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Re-brightening of SN2009ip in the UV

ATel #4425; R. Margutti, A. Soderberg, R. Chornock, R. Foley (Harvard University)
on 26 Sep 2012; 13:56 UT
Distributed as an Instant Email Notice Supernovae
Credential Certification: Raffaella Margutti (rmargutti@cfa.harvard.edu)

Subjects: Ultra-Violet, X-ray, Supernovae

Referred to by ATel #: 4430, 4431, 4435, 4439, 4479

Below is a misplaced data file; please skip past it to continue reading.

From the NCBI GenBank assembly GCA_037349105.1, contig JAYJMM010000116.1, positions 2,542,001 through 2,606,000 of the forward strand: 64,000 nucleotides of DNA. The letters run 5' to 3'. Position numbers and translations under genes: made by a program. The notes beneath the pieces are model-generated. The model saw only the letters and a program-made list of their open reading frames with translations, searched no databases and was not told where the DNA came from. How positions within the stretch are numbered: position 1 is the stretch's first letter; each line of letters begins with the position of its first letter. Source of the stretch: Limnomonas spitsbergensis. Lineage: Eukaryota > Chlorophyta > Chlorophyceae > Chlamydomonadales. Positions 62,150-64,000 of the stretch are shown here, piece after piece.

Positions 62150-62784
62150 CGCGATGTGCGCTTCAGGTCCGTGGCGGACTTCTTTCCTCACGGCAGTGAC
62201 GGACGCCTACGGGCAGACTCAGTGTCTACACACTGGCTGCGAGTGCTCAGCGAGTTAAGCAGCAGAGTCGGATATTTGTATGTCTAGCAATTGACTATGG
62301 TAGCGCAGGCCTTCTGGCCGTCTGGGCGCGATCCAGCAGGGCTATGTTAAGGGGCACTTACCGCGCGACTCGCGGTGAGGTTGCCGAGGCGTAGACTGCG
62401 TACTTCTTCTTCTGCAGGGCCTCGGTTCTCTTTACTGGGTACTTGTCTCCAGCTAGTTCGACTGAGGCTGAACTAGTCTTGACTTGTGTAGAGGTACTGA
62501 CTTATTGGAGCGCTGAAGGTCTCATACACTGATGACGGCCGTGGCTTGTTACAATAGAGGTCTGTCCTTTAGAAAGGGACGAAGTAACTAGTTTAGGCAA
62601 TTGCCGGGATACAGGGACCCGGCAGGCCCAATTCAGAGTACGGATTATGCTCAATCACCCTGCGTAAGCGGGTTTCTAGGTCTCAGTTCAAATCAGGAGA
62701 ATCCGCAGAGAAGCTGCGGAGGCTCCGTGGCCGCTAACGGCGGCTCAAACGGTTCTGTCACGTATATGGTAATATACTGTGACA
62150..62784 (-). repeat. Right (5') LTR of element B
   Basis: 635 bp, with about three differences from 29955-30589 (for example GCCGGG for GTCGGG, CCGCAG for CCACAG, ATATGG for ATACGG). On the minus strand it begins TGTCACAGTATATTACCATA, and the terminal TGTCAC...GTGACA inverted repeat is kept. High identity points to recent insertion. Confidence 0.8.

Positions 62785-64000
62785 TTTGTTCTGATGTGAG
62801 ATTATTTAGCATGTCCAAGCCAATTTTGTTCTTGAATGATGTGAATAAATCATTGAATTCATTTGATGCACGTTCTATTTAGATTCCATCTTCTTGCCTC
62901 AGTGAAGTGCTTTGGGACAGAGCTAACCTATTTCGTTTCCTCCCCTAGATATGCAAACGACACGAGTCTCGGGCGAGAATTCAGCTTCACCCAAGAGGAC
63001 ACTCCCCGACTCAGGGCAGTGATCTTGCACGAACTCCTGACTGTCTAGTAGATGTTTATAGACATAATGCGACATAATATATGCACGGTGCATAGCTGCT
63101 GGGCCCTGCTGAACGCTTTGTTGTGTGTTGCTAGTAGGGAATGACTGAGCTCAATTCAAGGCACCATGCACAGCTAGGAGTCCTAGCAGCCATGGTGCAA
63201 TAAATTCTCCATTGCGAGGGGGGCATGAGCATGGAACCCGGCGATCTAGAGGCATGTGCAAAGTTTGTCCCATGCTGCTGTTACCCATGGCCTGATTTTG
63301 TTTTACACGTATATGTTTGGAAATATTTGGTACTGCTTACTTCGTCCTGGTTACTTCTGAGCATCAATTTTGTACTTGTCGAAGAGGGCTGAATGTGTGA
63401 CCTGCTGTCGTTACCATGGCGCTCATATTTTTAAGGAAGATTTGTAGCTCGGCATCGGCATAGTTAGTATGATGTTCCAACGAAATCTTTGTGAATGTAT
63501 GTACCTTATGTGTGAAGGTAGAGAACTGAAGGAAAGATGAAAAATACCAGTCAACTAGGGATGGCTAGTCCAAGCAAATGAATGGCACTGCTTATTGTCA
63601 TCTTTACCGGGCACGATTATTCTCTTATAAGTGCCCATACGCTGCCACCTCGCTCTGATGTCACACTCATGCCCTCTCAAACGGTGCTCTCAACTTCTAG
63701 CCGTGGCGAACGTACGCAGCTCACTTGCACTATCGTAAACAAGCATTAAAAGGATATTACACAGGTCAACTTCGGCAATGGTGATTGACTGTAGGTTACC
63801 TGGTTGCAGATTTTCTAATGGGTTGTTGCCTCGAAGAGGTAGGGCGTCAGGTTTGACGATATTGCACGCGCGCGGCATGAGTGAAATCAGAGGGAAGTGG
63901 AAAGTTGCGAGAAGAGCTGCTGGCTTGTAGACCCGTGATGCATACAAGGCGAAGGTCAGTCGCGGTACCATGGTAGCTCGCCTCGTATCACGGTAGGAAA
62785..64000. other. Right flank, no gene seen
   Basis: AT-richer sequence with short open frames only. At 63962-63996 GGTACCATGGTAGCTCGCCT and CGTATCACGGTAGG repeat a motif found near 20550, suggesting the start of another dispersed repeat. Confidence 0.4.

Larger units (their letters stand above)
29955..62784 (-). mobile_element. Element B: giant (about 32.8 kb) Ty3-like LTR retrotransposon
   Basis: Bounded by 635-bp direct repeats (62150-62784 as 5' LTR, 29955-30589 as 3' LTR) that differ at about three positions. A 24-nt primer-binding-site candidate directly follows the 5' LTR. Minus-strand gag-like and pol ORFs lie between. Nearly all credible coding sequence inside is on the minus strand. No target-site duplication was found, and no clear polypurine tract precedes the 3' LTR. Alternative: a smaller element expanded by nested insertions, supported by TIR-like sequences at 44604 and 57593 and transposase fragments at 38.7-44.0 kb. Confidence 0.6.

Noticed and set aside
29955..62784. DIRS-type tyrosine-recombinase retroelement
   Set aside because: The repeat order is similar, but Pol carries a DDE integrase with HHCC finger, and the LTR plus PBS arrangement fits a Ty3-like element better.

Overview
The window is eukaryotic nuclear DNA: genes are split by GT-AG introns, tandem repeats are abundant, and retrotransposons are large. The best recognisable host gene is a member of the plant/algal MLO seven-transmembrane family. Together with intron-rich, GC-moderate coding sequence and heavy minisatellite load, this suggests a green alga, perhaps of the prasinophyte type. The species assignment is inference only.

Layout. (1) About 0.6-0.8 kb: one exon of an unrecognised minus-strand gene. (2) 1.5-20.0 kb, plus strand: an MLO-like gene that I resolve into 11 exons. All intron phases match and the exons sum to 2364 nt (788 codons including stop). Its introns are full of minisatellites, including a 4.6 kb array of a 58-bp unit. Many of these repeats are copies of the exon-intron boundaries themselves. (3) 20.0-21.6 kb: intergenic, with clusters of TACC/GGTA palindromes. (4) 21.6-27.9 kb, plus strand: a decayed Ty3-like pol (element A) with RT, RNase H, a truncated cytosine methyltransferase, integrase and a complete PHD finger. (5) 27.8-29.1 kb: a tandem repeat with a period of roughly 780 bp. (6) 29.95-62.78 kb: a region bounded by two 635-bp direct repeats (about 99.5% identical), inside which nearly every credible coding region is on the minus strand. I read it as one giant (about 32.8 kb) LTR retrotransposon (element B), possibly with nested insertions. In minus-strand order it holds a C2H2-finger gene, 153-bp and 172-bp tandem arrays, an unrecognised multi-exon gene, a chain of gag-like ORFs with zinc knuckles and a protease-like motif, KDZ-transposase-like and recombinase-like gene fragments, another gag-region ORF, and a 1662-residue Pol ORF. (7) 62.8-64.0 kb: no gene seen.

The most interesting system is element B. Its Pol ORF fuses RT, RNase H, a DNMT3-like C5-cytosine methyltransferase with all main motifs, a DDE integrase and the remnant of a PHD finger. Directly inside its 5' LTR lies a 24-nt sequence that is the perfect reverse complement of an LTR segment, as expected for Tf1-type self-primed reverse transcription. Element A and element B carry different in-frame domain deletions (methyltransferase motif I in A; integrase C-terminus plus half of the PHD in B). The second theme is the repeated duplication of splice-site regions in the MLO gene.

SN2009ip has been recently suggested to have transitioned from LBV-like eruption episodes to a real type-IIn supernova explosion (Smith, Atel#4412). We performed a Swift/UVOT follow-up observation on Sept 22, and found no clear evidence for a re-brightening (Margutti et al., Atel #4414), in agreement with the results reported by Martin et al., (Atel #4416). Further observations were planned and executed starting from 2012-09-26T05:32:41 UT. We obtained Swift-UVOT observations in the 6 optical/UV filters. SN2009ip is well detected in all the 6 filters with preliminary magnitudes (UVOT photometric system Breeveld et al. 2011, arXiv:1102.4717): v= 14.90 +/- 0.04; b= 14.78 +/- 0.04; u=13.43 +\- 0.04; w1= 13.00 +/- 0.05; m2= 12.82 +\- 0.06; w2= 12.85 +\- 0.07 . The magnitudes listed include possible contamination from the underlying host galaxy and are not corrected for the Galactic extinction due to the reddening of E(B-V) = 0.03 in the direction of the transient (Schlegel et al. 1998). These observations indicated that SN2009ip has re-brightened by ~3 mag in ~3.5 days (v-band), in agreement with the findings by Brimacombe in the I-band (Atel # 4423). The re-brightening is even more extreme in the UV, with the w1 flux increasing by ~6 mag in ~3.5 days. This corresponds to a drastic change in the optical to UV colors (w1-v= 1.1 on Sept 22nd; w1-v=-1.9 on Sept. 26th). Contemporaneous Swift-XRT observations revealed no source at the optical position of the transient, with a 3 sigma upper limit of 3.5d-3 cps in the 0.3-10 keV energy band (total exposure of 4.3 ks). The Galactic neutral hydrogen column density in the direction of the event is 1.2d20 /cm2 (Kalberla 2005). Assuming a spectral photon index ~2, this translates into an absorbed flux of ~2d-13 erg/s/cm2 (corresponding to a luminosity of ~1d40 erg/s. A luminosity distance of 24 Mpc has been used). We thank the Swift team for scheduling these ToO observations.